A new pepper from Syngenta is said to maintain deep color longer, offering growers with a broader harvest window, improved taste and is high in nutrients.
The new pepper, ‘Overgreen,’ was two decades in the making.
“My vision for ‘Overgreen’ peppers is to change the green pepper market – from what people think green peppers should look like right down to how they eat them,” said Rachel Broadbent, Product Lead for Peppers and Tomatoes at Syngenta, North America.
‘Overgreen’ peppers are the product of a breeding program using traditional techniques. This tedious process has involved selecting peppers with desired traits, breeding them, selecting offspring with the desired traits and repeating these steps until a stable plant emerges. Grower cooperators are essential to this process.
J&J Family of Farms based in Loxahatchee, FL, has fostered this process alongside Syngenta and is currently expanding the retail market of ‘Overgreen’ peppers.
Once established in the field, the pepper plants produce heavy foliage cover, which protects the fruit from sunburn, according to Syngenta. ‘Overgreen’ peppers also stay greener longer, meaning growers have a longer window for harvesting the crop.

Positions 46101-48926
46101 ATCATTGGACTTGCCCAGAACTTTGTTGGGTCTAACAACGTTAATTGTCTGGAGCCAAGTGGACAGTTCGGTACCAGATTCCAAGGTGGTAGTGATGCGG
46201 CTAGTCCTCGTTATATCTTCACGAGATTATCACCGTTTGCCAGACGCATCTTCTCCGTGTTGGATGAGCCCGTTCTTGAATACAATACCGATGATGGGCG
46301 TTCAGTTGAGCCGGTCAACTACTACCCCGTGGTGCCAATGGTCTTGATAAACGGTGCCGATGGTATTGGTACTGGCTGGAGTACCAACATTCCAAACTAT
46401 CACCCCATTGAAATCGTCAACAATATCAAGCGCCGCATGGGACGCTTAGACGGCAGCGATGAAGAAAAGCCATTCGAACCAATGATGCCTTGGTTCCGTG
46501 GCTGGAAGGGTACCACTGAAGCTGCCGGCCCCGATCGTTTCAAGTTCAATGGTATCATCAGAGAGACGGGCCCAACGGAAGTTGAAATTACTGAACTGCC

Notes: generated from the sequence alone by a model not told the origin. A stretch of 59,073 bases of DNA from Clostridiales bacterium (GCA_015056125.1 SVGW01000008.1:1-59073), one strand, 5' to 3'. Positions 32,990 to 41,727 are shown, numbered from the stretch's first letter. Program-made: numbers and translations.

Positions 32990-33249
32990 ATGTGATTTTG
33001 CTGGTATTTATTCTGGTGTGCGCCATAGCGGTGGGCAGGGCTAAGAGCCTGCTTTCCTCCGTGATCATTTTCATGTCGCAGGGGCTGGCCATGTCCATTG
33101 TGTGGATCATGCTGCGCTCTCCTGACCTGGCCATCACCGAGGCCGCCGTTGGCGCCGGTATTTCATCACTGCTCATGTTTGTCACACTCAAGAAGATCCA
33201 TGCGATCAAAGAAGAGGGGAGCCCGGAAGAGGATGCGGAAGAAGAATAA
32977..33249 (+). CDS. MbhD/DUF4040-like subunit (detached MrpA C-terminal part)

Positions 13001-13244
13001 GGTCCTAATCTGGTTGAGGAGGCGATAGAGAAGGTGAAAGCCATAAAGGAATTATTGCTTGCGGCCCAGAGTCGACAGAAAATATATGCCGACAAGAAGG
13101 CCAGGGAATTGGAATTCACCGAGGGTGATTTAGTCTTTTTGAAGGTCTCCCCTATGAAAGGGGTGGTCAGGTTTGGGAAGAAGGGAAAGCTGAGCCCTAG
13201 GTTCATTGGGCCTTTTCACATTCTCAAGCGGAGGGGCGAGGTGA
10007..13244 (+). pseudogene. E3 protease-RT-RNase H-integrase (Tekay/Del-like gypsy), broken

“The reason ‘Overgreen’ peppers stay greener longer than others is that every cell in them has twice the chlorophyll as a normal pepper, and the chlorophyll molecules are twice as big,” said Kevin Cook, Global Lead of Open-Field Pepper Research and Development for Syngenta.
But perhaps the biggest advantage of ‘Overgreen’ peppers is their appeal to health-conscious consumers, who are demanding more nutrient-dense vegetables in their diets. Taste panel results showed that participants describe their flavor as milder and without the sometimes sour aftertaste of a standard bell pepper.
‘Overgreen’ peppers also contain nearly two times more lutein – a chemical important for eye health – and vitamin A than other bell peppers.
“I’ve been a little insistent in telling people who say they don’t like raw green peppers to try ‘Overgreens,’” said Broadbent. “But nine out of 10 times, they end up really enjoying them. That’s how I got my 6-year-old daughter to try the peppers, and now she loves them.”